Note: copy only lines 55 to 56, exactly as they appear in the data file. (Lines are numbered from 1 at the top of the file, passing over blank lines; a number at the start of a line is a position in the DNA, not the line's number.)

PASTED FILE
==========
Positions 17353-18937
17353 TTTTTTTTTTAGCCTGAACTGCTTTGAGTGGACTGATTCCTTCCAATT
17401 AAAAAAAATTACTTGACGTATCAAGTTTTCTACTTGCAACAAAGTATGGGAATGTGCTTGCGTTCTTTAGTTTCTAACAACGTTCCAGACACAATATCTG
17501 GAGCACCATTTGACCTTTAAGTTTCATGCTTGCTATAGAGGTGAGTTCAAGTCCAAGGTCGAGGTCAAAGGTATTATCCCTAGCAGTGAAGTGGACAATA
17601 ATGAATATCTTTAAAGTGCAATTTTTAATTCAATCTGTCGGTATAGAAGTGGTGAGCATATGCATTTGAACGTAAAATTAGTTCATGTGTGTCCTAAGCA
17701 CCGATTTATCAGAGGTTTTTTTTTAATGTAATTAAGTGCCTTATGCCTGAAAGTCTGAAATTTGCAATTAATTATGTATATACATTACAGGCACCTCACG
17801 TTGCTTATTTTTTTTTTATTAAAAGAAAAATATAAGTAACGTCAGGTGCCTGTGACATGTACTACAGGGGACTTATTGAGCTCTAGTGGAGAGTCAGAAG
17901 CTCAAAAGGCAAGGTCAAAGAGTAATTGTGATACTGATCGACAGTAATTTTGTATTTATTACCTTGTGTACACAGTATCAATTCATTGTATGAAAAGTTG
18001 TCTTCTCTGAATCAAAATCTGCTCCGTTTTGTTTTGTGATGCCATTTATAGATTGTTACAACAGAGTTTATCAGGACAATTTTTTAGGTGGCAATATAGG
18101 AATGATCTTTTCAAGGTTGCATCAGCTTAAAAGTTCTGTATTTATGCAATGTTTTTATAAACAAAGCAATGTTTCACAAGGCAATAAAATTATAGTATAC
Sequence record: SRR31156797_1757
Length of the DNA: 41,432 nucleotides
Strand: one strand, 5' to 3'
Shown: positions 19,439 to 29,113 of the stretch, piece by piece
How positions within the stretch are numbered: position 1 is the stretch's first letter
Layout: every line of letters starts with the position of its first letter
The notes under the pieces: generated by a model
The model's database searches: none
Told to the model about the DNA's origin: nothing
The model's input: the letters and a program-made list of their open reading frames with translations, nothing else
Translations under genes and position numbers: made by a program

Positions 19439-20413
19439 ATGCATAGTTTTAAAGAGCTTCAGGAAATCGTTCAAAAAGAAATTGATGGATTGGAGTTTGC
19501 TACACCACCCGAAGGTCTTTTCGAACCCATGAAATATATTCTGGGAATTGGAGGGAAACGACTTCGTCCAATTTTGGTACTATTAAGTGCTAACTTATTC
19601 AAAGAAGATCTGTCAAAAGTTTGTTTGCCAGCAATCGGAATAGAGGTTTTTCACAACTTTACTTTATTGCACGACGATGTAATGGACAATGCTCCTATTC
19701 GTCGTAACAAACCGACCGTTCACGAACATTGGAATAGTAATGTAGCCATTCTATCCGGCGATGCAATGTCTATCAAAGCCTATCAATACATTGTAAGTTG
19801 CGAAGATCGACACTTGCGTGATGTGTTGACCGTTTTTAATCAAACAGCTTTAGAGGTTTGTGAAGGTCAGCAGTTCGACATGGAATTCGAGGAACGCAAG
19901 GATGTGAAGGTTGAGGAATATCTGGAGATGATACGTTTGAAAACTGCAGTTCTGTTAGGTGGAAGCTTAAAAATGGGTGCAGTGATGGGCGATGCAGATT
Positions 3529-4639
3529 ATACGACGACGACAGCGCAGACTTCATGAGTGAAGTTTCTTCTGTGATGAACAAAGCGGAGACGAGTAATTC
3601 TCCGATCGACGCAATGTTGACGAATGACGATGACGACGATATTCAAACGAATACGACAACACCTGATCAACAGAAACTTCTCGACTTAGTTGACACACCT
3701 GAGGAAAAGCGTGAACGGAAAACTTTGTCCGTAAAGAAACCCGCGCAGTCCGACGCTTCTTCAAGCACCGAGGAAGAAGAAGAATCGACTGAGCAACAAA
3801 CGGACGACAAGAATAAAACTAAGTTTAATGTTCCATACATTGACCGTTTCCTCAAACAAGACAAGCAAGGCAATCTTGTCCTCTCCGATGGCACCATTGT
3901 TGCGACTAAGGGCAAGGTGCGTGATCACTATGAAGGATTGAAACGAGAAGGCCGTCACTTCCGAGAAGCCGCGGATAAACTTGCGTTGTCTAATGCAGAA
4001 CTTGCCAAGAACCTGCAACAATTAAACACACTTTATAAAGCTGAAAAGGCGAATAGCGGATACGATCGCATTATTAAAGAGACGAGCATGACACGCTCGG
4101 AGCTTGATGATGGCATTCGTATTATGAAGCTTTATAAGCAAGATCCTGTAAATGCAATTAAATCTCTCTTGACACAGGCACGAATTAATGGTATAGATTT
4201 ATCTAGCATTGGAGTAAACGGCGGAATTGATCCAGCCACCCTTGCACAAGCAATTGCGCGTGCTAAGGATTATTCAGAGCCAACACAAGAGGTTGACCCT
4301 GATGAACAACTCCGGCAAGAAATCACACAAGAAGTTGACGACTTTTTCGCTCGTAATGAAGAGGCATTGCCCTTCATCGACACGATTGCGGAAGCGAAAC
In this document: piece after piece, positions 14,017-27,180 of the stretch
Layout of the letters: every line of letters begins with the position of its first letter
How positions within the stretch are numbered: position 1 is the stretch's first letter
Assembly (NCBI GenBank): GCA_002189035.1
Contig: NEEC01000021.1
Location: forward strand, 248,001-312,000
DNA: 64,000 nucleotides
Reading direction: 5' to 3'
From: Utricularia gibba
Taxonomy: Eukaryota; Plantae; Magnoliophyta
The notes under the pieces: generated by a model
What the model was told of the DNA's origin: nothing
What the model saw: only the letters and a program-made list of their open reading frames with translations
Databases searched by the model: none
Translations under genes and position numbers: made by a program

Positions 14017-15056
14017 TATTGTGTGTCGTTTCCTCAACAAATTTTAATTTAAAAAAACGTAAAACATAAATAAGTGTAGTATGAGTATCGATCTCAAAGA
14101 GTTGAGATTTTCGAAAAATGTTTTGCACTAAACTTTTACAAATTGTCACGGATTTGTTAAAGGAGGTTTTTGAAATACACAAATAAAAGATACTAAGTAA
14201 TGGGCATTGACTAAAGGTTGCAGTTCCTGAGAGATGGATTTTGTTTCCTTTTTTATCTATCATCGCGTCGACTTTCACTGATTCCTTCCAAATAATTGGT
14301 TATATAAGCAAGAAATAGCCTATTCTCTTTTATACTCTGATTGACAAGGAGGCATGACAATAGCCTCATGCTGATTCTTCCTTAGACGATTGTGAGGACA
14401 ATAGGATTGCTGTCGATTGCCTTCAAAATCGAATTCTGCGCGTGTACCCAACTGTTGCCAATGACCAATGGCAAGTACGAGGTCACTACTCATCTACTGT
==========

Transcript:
14017 TATTGTGTGTCGTTTCCTCAACAAATTTTAATTTAAAAAAACGTAAAACATAAATAAGTGTAGTATGAGTATCGATCTCAAAGA
14101 GTTGAGATTTTCGAAAAATGTTTTGCACTAAACTTTTACAAATTGTCACGGATTTGTTAAAGGAGGTTTTTGAAATACACAAATAAAAGATACTAAGTAA